Review: White is for Witching, Helen Oyeyemi

In White is for Witching, Helen Oyeyemi has done the thing I was afraid she wasn’t going to manage, which is to become EVEN BETTER YET in her third book than she was in her second.  She can’t keep this up much longer, right?  I mean she has to plateau at some point, right?  Helen Oyeyemi!  What will you do to stagger and amaze us next?

White is for Witching is about a set of twins, Eliot and Miranda, who live in a haunted house.  Miranda has pica, and the house hates foreigners.  As the book goes on, we come to realize that there are people in the house apart from those that its inhabitants can see, people that the women of Miranda’s family have sometimes been able to perceive.  Miranda and Eliot go off to Cambridge and South Africa (maybe), respectively, and still they are bound to each other and to the house.  Spookiness ensues.

Simon’s review of this book suggested Helen Oyeyemi might have got too experimental for her boots with this one, which filled me full of fears that she had given up on interesting plots/characters in favor of using too many words in unorganized word salad sentences.  In fact there’s just a hella lot of ambiguity and uncertainty about the sort of evil the house is wreaking, and what all the characters’ true motives are.  Which is the sort of ambiguity I can see why someone would mind it, but I do not, when the book is about a sinister haunted house.  A haunted house is scarier if you can’t lay the ghost.

Another reason I liked it (but someone else might not) is that there are multiple narrators, in varying degrees of reliability (one of them is the house.  You really can’t rely on the house to tell the truth).  I love multiple narrators.  I have done ever since I was in fourth grade and my mother bought me Caroline B. Cooney’s Among Friends, and I thought it was the coolest idea ever and swiftly went off and wrote a book my own self with multiple narrators.  One of them was a unicorn, and one was a talking book.  And at the end?  The army of men and the army of women all decided to get married, so they didn’t have to have a war after all.  Lesson learned: It is rather lame to pretend like you are going to have to have a Major Event (like a war) at the end of a book, and then for some silly reason not have to have the Major Event after all.  [Thinly veiled subtext: I learned this lesson before I left elementary school, while Stephenie Meyer never learned it at all.]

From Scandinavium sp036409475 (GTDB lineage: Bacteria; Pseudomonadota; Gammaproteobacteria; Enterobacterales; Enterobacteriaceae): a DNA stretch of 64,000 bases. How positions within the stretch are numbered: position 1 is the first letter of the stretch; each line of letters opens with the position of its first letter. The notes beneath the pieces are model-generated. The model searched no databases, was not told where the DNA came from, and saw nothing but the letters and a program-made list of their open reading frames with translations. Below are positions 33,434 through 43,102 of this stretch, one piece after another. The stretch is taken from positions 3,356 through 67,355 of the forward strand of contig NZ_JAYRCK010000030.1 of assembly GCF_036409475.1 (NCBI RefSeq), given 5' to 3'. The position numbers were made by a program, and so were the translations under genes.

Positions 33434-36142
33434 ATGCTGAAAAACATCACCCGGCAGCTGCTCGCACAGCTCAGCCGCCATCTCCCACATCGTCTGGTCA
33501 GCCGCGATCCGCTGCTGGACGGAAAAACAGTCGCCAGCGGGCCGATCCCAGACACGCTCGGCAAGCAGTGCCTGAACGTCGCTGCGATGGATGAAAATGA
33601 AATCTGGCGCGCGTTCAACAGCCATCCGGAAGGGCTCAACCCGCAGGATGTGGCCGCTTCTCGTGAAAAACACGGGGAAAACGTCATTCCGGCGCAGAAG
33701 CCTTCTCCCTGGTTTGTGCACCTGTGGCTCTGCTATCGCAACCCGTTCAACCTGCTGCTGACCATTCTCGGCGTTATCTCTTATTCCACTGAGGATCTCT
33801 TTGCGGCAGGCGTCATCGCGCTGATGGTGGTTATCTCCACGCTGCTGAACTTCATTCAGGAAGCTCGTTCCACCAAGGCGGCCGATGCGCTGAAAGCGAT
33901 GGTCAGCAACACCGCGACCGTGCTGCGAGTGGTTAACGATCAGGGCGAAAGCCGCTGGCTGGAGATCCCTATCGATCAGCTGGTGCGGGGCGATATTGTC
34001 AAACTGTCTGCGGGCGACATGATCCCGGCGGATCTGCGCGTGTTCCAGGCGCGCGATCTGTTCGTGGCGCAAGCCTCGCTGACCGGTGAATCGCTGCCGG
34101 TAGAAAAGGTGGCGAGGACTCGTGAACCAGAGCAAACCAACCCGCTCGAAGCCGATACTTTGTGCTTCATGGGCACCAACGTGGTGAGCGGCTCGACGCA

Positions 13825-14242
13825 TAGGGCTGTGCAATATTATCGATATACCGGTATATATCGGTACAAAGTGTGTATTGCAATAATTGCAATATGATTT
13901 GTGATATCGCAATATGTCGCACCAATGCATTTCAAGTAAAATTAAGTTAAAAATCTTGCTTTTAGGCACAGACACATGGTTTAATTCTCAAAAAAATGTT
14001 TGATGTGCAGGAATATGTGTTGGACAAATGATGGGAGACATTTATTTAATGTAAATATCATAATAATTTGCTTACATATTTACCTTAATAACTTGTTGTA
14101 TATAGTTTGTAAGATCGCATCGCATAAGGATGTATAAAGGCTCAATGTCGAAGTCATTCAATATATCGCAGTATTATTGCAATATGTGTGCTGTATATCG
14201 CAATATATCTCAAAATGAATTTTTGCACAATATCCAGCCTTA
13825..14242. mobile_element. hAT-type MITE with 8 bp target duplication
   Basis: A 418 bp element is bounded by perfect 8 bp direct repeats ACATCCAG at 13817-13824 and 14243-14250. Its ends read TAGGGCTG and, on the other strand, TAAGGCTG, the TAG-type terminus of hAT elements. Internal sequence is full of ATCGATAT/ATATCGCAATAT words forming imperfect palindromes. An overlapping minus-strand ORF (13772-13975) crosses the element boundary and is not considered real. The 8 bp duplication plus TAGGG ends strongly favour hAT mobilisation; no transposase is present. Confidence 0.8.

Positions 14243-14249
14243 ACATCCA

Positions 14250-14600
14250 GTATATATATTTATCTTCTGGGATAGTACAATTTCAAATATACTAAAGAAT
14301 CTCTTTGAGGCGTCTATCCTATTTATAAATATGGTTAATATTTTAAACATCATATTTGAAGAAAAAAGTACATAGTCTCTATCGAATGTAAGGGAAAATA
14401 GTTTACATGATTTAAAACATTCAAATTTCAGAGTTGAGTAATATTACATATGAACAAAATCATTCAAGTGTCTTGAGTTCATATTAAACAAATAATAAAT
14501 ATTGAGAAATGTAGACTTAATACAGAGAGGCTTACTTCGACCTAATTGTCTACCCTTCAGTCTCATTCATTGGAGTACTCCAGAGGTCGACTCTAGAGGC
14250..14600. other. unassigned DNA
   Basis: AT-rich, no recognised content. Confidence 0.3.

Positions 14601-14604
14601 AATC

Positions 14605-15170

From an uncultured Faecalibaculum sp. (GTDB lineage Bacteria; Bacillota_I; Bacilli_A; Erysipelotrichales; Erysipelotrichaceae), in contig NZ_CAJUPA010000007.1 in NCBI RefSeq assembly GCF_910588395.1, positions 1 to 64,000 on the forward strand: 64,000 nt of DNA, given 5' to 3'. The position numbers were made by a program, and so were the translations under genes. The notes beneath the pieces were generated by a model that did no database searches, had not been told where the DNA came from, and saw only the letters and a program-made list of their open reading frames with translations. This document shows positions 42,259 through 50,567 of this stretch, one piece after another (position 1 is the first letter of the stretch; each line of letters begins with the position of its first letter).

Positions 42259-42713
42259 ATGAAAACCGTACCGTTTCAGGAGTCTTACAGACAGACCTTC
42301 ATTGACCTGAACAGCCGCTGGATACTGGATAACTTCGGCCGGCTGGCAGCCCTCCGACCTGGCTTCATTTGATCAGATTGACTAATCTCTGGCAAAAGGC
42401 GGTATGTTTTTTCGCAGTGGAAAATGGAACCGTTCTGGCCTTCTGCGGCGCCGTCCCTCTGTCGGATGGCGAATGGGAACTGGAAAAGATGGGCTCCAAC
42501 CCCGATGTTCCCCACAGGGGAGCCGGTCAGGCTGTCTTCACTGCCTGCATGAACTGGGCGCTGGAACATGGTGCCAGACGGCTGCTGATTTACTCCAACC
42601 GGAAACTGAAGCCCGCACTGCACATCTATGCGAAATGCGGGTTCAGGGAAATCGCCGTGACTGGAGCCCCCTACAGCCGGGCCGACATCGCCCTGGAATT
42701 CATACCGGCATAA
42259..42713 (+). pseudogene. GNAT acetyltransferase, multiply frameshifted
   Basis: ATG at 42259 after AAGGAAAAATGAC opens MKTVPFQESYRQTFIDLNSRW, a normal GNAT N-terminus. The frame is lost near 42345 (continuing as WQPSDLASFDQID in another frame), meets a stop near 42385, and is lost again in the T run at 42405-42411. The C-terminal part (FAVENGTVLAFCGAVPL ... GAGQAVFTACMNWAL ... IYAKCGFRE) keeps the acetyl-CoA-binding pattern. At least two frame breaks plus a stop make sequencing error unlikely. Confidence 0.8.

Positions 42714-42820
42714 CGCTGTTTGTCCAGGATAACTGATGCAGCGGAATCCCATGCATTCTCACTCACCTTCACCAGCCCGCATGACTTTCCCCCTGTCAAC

That unnecessary slighting reference to Stephenie Meyer brought to you by: Embarrassment at my nine-year-old self’s idea of what constituted a good story.

Anyway, multiple narrators.  I am a fan.  If you are not, this may not be the book for you.  Ditto for if you need to be perfectly clear on the spooky haunty happenings and what’s real and what’s not.  Otherwise, hit this up immediately.  It is damn good.  I’m only sad that Helen Oyeyemi has no further books for me to read right now.

Other reviews:

A Striped Armchair
Birdbrain(ed) Book Blog
Stuck in a Book
Torque Control
Serendipity
Coffee Stained Pages
Fantasy Book Critic
The Indextrious Reader

Tell me if I missed yours!

  • farmlanebooks

    I haven’t read anything by her. I think I’m going to have to add her to the wishlist after reading this great review. It sounds fantastic!

    • I hope you can get White is for Witching; it’s the best of hers by a good margin, I think. I want to buy this one for sure. I’m going to see if I can get my sister to bring me back a British copy, though, because the British cover is way better than the American one.

  • Yay! I knew you’d like it. 😀

    (That South Africa (maybe) thing was EVEN CREEPIER than the house that ate people! With the house at least you know its intentions towards you. With Eliot? Not really.)

    • Oh my God, when the house said that about Eliot, I got chills. “Africa? Really?” Brrrrr. Incredibly effective.

      • Eva

        I’m TOTALLY with you guys at the creepiness of “Africa? Really?”

        • It made me sad because I wanted to like Eliot. 🙁